Today you would be hard pressed to know which senators support a filibuster. It takes one senator that objects to a motion and that triggers a cloture vote. If that vote fails to get support from 60 senators, then nothing more has to occur. The nomination or bill is often tabled or negotiations are conducted in back rooms. When Senator Strom Thurmond held the floor for 24 hours and 18 minutes to protest the Civil Rights Act of 1957, he was held accountable for his obstruction. Southern Democrats held the floor for 75 hours in protest of the 1964 Civil Rights Act, including 14 hours and 13 minutes by Senator Robert Byrd. The majority of Americans supported these bills and the senators were forced to stand on the Senate floor and make their case. Today a senator can hide in the background and doesn’t have to explain why they object to legislation.
Losses should hurt more than they do today
If 55 senators support legislation that the American people hate, they should not simply be allowed to cut their losses when a minority filibusters. The rules today make it too easy to move on to something else and get away from the bad headlines exposing what they are trying to do. While there may be some pieces of legislation where urgency demands the ability to take it up, this should be the exception and not the rule. If a minority has a strong position, the majority should be held to account for the flaws and problems in their legislation. Not being allowed to end debate over a loser bill due to what the majority put into it or omitted encourages negotiation and compromise to come to a resolution. We definitely need more of that in the U.S. Congress.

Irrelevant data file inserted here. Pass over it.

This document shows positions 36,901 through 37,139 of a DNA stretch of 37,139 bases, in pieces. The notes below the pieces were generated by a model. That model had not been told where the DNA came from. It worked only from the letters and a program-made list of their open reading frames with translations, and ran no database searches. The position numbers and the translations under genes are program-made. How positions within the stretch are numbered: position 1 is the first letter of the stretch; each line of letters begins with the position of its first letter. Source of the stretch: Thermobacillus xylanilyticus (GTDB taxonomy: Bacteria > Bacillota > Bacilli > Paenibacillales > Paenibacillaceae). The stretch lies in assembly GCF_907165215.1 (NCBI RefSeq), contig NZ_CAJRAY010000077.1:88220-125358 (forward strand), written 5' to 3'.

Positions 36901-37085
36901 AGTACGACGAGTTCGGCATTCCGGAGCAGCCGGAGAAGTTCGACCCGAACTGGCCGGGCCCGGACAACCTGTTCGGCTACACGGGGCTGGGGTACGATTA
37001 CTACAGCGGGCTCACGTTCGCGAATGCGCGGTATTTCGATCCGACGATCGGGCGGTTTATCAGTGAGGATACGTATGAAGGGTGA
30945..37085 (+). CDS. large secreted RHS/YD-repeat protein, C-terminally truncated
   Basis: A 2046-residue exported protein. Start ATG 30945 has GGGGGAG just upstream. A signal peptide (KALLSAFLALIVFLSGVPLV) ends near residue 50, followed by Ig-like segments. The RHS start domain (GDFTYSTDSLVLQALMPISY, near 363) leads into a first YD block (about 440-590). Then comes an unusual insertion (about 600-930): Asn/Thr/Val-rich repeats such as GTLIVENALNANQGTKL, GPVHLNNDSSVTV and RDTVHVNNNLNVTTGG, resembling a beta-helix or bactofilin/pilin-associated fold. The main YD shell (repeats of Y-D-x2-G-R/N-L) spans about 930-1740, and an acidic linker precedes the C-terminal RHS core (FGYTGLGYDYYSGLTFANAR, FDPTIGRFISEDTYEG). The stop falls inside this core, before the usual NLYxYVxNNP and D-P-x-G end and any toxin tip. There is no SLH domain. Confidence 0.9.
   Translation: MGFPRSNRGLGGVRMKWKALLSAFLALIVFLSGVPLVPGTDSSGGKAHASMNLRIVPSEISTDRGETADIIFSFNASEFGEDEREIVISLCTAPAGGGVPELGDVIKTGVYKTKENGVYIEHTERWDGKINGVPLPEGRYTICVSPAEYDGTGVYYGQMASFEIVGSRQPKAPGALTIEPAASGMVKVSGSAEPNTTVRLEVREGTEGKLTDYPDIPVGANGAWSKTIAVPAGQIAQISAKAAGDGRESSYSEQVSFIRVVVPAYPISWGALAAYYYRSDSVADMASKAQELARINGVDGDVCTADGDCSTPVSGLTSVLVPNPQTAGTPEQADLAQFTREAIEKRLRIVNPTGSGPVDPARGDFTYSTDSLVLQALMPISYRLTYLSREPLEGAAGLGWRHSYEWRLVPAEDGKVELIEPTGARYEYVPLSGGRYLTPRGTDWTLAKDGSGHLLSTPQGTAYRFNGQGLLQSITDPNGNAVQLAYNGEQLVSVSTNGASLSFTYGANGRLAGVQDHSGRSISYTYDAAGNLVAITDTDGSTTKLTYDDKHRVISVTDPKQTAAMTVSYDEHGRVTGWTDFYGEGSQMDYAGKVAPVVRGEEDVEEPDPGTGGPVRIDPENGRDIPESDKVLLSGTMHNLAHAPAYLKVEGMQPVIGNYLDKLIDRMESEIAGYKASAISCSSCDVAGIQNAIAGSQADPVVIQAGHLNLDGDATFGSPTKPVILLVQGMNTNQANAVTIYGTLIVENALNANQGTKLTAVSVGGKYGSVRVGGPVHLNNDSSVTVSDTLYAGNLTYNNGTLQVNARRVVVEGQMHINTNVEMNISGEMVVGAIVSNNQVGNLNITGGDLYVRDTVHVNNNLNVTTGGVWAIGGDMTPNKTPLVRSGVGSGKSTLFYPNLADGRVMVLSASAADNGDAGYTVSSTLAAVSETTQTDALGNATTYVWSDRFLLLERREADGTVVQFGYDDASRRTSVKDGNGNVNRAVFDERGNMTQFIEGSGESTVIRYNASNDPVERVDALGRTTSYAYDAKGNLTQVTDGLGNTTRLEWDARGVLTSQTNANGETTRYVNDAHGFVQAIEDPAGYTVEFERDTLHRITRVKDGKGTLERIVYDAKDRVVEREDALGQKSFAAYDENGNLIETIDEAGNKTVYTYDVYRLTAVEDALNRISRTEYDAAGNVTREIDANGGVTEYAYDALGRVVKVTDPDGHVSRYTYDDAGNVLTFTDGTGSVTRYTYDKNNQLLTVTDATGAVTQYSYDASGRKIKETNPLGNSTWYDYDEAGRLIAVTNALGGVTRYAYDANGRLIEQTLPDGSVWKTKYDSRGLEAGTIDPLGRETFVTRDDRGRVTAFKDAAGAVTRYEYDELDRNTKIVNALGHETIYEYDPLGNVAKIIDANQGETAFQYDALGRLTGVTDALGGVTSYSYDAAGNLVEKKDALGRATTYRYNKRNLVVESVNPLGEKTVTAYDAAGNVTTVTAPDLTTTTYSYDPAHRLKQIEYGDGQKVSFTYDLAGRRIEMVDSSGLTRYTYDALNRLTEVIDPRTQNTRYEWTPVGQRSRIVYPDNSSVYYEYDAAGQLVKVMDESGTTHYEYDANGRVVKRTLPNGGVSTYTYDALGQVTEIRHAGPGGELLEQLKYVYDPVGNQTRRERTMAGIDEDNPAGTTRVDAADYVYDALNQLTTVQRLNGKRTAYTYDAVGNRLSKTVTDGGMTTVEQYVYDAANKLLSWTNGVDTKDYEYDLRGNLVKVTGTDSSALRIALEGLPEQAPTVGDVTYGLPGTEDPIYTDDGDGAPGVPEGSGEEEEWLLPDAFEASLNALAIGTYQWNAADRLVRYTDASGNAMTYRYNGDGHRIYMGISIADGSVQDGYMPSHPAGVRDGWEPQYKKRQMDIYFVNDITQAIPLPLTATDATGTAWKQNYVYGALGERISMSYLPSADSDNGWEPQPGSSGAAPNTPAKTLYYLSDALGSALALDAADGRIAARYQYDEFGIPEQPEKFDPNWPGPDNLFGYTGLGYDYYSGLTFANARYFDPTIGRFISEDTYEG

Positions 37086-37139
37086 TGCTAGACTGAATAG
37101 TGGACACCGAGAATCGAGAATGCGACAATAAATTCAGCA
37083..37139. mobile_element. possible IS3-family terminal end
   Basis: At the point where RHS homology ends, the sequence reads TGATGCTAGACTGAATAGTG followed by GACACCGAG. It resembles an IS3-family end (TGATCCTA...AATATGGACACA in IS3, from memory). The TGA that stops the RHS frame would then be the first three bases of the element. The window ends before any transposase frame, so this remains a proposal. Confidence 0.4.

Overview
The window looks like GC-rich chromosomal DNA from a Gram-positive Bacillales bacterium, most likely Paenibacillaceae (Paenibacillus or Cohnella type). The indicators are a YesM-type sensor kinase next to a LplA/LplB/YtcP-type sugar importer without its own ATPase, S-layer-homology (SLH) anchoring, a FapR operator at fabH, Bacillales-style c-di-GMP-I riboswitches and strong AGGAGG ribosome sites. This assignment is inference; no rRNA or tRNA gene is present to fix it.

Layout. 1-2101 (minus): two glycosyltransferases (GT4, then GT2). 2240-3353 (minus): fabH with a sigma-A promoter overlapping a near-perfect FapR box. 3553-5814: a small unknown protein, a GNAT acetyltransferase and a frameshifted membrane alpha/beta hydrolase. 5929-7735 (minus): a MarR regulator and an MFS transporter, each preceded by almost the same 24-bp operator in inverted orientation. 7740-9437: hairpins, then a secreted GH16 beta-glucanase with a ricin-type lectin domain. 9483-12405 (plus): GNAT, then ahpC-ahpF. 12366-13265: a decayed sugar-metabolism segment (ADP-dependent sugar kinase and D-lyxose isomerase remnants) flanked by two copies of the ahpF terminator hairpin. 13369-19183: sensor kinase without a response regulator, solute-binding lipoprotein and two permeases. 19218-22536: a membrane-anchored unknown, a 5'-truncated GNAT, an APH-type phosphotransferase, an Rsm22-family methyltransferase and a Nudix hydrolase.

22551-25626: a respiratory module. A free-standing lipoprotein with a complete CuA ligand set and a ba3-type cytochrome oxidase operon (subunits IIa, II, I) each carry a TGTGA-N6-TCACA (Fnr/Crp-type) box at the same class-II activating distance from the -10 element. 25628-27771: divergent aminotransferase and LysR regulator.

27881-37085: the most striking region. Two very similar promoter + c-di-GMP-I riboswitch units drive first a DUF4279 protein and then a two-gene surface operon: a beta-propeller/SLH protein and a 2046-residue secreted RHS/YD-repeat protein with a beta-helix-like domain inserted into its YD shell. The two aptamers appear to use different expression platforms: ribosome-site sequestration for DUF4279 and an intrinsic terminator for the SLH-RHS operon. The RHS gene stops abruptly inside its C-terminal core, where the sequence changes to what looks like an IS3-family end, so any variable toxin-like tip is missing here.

A framework for a solution
In today’s 24/7 coverage of politics, a return to the talking filibuster would be an effective structure for changing the behavior of the U.S. Congress. If senators want to avoid the negative exposure and perception of obstruction associated with a filibuster, they may be more eager to pass bills out of committee with bipartisan support that represent a compromise between the majority and minority. When an impasse is reached on a bill and a filibuster commences, the American people will experience the debate first hand through cable TV and social media. This allows “We the People” to get involved with phone calls, emails and Tweets to our elected officials. We are now part of that debate and can weigh in, potentially moving key Senators away from hard lined positions so a majority can get to yes.
In December of 2012, Senator Jeff Merkley (D-OR) sent a memo to his colleagues proposing a return to the talking filibuster. Merkley’s proposal is extremely detailed so I will simply encourage clicking the link and reading the press release and full memo on the Senator’s web site. Merkley addresses the issues I mentioned above in addition to numerous other reasons to preserve the filibuster and the 60 vote cloture requirement.
Today is a sad day for democracy and the voice of the minority in America. I hope that all 100 members of the Senate fully grasp the impact of what is happening and begin a serious dialogue to restore the deliberative nature of the U.S. Senate. Our democracy endures because we have respected the minority and taken steps to discourage the tyranny of the majority. This discussion can and should begin with Senator Merkley’s proposal.